Breeding the Best Honey Bees: Selecting a Quality Queen Bee

Queen bee with workers on pollen frame
Queen bee with workers on pollen frame

Now that we are in that time of crazy colony growth, it won’t be long until some people start to raise their first queens of the season. My experience and research into weather patterns tells me to hold off until later because the weather can be quite unreliable for mating flights in May. The best time for good mating weather in my area tends to be from mid-June to the end of July, making the end of May the time when I will start grafting. However, now is the time to consider this: Breeding the Best Honey Bees: Selecting a Quality Queen Bee.

To make great queens, it certainly helps to start off with a breeder queen who has the traits you wish to pass on. However, there’s no guarantee that they will be passed on, particularly with open mating of the daughter queens. The other part of the equation is the skill of the beekeeper; from selecting larvae of the right age, to setting up a strong cell builder colony, to correct nutrition and handling of queen cells, through to mating nucs and plenty of drone availability. Oh, and the weather, of course.

How to select a breeder queen? Well, if you don’t keep some kind of notes you will be relying on gut feel, in which case, it all depends on the predictive powers of your digestive tract. I keep notes by recording a video on my phone of the hives, and I verbally describe what I saw and did. Later on, I write these notes up, and by the end of the season I have a pretty good idea of which colonies contain my best queens. Mine look like this:

The traits that I look out for are these:

Honey Production

This is a good thing to monitor, as is the amount of syrup fed in the autumn. For a colony to make a lot of honey, plenty of things have to go right. Chances are, if they made 100+ lbs of honey, they didn’t swarm and were untroubled by disease. I often remove honey in June and again in August. If the colony needs to be fed loads of syrup later on, that’s a negative.


We use a scale from 1 to 5 when scoring the temperament of the bees. If they score 5, they are lovely bees that are calm on the comb and pay little attention to us. If they are a bit tetchy, they score 3, and if they are evil, it’s a 1 or 2. One thing to consider is whether bad behaviour is a one-off or something that happens frequently. I try to find excuses for stroppy bees, but if they keep on being defensive for no apparent reason, they get marked for re-queening.

Varroa Mites

I do an alcohol wash in June on all of my production colonies to assess the degree of infestation by varroa mites. A low or zero count is a big positive. I know that some bees seem to be able to interrupt the breeding cycle of the mites. There are no guarantees that the trait will be passed on, but I like my breeder queens to come from colonies with a low mite count.

Chalk Brood

If a colony has chalk brood, I won’t use the queen from that colony as a breeder, and I’ll try to re-queen it as soon as possible. Some types of bee seem more susceptible to chalk brood than others, and I don’t want them.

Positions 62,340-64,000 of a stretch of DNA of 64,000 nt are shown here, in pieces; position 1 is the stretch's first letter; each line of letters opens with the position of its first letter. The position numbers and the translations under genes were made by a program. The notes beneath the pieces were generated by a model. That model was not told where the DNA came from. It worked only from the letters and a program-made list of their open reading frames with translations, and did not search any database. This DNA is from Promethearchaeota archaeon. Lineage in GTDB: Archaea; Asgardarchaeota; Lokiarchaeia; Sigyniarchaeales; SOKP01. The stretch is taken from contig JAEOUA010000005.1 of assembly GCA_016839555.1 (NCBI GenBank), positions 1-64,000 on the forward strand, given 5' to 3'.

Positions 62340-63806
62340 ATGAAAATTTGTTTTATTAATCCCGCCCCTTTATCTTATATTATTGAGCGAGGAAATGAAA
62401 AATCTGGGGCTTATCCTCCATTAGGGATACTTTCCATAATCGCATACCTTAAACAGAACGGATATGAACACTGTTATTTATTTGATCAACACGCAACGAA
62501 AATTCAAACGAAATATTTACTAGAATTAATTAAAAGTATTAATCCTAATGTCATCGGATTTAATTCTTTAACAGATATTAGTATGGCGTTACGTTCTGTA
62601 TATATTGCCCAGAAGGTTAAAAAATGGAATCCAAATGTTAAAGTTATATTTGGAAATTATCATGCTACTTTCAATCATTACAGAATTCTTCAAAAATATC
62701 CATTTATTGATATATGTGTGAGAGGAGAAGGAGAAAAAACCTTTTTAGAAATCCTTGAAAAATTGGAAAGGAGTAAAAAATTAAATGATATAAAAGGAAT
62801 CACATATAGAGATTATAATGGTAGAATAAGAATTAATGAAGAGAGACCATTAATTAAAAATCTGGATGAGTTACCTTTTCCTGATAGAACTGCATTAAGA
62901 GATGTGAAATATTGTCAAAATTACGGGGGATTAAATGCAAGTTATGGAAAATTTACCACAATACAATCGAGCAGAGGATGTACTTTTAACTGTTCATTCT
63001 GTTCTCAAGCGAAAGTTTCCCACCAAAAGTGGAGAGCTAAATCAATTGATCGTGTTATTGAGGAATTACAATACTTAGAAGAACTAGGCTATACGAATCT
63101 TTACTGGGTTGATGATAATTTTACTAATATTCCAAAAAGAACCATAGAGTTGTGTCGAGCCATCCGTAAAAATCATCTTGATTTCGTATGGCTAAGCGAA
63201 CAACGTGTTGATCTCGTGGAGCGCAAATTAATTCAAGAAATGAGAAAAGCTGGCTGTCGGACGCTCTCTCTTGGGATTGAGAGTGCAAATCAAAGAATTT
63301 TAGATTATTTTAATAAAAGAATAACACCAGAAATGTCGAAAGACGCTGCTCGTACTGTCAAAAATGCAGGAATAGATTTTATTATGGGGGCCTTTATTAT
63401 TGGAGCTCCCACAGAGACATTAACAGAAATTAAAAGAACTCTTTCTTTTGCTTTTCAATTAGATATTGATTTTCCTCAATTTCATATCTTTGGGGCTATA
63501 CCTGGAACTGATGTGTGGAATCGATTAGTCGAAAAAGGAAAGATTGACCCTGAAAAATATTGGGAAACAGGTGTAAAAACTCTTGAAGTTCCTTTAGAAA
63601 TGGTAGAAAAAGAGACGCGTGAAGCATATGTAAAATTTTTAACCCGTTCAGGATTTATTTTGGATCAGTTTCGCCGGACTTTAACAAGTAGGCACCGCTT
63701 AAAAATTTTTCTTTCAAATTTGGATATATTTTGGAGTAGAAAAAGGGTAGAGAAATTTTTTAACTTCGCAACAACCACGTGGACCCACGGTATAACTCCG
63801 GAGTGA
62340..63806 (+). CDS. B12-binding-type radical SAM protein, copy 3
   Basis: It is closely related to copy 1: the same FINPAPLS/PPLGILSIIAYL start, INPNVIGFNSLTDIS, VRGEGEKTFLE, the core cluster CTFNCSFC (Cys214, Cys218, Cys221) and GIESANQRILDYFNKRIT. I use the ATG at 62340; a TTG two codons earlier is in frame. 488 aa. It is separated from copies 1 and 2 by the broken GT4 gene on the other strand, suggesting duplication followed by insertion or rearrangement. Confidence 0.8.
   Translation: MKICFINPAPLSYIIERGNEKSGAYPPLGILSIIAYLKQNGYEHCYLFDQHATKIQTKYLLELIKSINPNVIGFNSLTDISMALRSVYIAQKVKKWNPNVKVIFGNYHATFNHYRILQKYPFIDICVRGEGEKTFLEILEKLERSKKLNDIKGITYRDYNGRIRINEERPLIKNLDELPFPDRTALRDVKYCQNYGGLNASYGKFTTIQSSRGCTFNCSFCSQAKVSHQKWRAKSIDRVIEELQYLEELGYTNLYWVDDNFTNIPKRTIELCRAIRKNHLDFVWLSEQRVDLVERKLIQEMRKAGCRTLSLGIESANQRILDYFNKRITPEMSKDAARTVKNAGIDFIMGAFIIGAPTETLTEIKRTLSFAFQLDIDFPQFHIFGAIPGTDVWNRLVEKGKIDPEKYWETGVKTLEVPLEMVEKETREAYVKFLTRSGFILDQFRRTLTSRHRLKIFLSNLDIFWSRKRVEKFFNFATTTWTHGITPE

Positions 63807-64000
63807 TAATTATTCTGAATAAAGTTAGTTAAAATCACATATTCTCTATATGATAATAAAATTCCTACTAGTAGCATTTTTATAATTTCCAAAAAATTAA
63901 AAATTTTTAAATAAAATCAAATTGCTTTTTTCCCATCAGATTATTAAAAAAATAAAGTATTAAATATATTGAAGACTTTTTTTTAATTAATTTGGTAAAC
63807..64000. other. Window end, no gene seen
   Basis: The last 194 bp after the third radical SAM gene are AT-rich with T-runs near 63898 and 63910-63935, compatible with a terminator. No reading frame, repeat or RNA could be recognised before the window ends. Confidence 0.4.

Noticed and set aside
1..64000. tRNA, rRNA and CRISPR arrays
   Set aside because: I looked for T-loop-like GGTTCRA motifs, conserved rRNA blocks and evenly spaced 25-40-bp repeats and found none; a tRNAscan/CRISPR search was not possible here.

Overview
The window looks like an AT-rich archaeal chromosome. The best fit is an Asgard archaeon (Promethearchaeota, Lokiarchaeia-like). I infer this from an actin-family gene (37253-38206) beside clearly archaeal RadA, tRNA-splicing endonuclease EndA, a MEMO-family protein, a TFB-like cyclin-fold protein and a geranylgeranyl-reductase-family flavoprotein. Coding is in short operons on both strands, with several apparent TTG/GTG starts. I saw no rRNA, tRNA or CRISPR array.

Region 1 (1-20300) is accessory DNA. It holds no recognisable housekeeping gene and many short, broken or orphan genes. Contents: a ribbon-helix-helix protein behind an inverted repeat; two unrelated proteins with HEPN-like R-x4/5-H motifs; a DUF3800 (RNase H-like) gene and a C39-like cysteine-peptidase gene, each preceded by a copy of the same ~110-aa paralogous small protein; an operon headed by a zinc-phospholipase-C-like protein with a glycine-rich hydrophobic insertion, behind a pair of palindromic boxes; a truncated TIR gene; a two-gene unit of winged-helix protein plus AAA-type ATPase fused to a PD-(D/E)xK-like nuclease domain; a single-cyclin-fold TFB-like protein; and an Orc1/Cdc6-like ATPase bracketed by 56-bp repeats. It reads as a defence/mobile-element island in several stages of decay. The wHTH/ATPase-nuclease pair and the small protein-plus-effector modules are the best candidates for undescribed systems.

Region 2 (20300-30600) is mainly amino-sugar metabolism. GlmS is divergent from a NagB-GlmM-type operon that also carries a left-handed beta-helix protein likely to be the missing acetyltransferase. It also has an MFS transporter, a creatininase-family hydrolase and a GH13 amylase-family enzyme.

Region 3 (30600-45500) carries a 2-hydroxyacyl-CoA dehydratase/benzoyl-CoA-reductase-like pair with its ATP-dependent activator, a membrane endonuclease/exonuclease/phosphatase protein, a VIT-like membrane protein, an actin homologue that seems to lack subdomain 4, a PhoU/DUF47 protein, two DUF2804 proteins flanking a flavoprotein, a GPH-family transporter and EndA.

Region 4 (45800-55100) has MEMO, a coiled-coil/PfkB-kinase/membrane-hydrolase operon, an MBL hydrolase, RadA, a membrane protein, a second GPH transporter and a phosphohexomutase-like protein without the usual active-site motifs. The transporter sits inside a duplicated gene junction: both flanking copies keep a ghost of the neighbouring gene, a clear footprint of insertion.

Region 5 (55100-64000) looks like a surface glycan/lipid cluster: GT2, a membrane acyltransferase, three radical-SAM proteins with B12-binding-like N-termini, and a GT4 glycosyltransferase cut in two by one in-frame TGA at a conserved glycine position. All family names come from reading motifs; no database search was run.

Laying Rate and Brood Pattern

Some queens are more prolific than others. I like prolific queens that lay in a beautiful pattern. However, I don’t like the sort of bees that keep laying lots of brood late into autumn; they need to be able to shut down properly for winter so that they don’t run out of stores and starve. If the laying rate reaches 2,000 eggs per day, that equates to about 10 frames of brood in a National hive or 7 frames in a Langstroth.


One reason to wait until a queen is in her third season before deciding to breed from her is that there is plenty of time to assess her attributes. In particular, if a queen gets into her third or fourth season without showing signs of swarming, she has a distinct disinclination to swarm, which is a good thing. My experience with my bees is that if I let the bees re-queen themselves, the swarming tendency increases, but if I use selected queens it can be kept down. If swarm cells are made, I have to work out if it’s because they are swarmy bees or if I have not given them enough space. It’s a bit harsh to blame the queen for beekeeper error.

Queen Size and Retinue

According to the research I have seen, big queens are better than small ones. I wouldn’t want to breed from a small queen. They often swarm or get superseded quickly anyway. What I want is a large queen who has a good retinue of workers around her, showing that she is giving off plenty of pheromones.

Just Choose Your Best

If you only have a handful of hives, you may not have the perfect queen from which to breed. In fact, out of 40 odd colonies, I frequently struggle to find more than one or two queens that, I think, are really great. It’s not the end of the world. Beekeepers can club together to get more hives to choose from. In my case, I sometimes buy a breeder queen from somebody that I know. I’m hoping to get one this season from Andrew Little, one of Peter Little’s sons. He has some great queens, but I’m sure others do too.

Even if you don’t have the perfect queen to breed from, that’s fine. Genetics are all well and good, but you can still make some lovely queens by just selecting your best, and raising daughters under ideal conditions. A young larva that has been fed copiously with royal jelly from the time it was grafted to when the cell was capped, then kept at brood nest temperature until emergence, can make a beautiful queen. In my experience, it’s well worth the effort, and not just because you’ll have nice queens. It’s also the most satisfying feeling to know that you had a part to play in the creation of such a beautiful creature.

What do you think?

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